In this study, types 440B (martensitic) and 304 (austenitic) stainless steel were subjected to microstructural characterisation and a series of tribocorrosion tests in a pin-on-disc facility equipped with a corrosion cell, in order to obtain understanding on their tribocorrosion behaviour in 0.01 M NaCl solution under the loads up to 5 N. The results from tribocorrosion tests revealed that, as compared to pure corrosion, open circuit potential of the materials under the applied load shifted towards negative direction and the measured current density correspondingly increased. Potentiostatic tests enabled tribocorrosion behaviour of the materials to be investigated at constant potential values that represent different oxidising capacities of the solution. It was shown that volume losses by wear were independent of potential and test material. In contrast to this, volume losses by corrosion increased with increase in potential for type 440B stainless steel, while those by synergetic effects of corrosion and wear grew with increase in potential for both test materials and become the key damage mechanism under oxidising conditions. However, corrosion attack was local, causing actually more dramatic effects on material losses (through synergy) than disclosed solely by volume losses by corrosion, and clearly linked with the material microstructure. In this paper, these results are presented and discussed in the light of alloy repassivation capability.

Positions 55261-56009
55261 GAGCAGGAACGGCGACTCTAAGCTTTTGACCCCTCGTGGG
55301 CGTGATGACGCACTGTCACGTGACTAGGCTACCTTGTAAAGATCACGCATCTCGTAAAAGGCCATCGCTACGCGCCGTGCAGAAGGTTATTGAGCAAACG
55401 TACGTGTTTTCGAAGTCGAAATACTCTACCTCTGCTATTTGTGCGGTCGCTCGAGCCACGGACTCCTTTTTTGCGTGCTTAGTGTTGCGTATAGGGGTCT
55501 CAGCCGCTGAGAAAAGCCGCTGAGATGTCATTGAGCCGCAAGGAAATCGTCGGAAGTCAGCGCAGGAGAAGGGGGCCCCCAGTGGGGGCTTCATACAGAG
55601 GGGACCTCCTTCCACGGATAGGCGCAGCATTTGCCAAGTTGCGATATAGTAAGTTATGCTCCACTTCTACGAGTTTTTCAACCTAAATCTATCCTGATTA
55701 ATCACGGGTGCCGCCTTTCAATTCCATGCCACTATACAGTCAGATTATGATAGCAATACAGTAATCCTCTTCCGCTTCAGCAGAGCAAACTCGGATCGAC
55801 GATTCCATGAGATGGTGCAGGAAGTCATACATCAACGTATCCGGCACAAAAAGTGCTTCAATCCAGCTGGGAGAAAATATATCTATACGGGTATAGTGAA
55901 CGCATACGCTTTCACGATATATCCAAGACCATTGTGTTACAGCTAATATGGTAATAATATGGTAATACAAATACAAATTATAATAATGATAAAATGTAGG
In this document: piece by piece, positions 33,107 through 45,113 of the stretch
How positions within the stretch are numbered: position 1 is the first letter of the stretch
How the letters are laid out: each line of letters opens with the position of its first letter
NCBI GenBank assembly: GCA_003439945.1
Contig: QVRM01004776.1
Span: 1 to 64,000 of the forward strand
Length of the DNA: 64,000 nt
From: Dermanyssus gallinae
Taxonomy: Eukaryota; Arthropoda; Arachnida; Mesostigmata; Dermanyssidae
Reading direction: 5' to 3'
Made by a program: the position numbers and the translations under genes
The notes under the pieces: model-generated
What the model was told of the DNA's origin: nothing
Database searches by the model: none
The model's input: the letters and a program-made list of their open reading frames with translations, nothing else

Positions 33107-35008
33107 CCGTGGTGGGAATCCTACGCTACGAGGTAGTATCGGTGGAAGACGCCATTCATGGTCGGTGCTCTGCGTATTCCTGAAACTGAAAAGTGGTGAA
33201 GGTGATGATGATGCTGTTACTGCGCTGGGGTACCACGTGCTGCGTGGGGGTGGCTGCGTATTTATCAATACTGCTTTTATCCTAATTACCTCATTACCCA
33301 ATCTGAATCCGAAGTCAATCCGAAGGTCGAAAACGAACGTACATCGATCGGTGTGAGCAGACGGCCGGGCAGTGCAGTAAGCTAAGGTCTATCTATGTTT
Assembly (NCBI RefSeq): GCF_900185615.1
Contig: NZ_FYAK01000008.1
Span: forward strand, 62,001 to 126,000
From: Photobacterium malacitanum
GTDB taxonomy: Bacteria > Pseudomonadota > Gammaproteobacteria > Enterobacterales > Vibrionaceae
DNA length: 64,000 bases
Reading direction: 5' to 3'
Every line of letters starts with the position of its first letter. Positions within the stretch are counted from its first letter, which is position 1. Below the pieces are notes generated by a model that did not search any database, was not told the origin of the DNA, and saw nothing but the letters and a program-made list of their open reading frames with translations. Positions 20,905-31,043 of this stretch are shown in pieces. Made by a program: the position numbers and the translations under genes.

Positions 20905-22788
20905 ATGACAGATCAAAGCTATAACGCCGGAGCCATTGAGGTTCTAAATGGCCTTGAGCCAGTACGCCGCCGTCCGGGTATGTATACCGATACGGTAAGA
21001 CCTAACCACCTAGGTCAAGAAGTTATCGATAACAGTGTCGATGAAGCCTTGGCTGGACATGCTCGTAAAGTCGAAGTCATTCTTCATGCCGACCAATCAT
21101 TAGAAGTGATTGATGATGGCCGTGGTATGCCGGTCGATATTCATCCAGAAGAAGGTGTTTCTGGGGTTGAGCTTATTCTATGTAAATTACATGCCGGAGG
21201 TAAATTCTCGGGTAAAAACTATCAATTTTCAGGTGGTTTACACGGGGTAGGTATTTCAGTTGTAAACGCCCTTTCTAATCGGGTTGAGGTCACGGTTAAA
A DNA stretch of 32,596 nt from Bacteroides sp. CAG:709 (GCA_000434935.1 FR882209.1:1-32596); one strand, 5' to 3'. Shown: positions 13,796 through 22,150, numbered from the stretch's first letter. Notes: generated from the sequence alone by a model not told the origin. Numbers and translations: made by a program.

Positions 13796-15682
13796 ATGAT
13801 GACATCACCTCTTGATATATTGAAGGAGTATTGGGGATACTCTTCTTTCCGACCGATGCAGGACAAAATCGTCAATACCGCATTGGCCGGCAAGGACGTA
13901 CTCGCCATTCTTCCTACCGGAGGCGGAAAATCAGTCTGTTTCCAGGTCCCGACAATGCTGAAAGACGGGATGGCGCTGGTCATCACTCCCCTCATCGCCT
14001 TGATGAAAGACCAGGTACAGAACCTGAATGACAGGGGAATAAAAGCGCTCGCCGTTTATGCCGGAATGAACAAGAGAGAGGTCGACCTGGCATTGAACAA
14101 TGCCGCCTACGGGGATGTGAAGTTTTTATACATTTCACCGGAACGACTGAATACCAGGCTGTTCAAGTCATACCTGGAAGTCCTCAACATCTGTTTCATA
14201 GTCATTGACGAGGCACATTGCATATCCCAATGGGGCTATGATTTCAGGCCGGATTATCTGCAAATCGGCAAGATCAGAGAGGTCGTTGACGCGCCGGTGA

- wear track
- coefficient of friction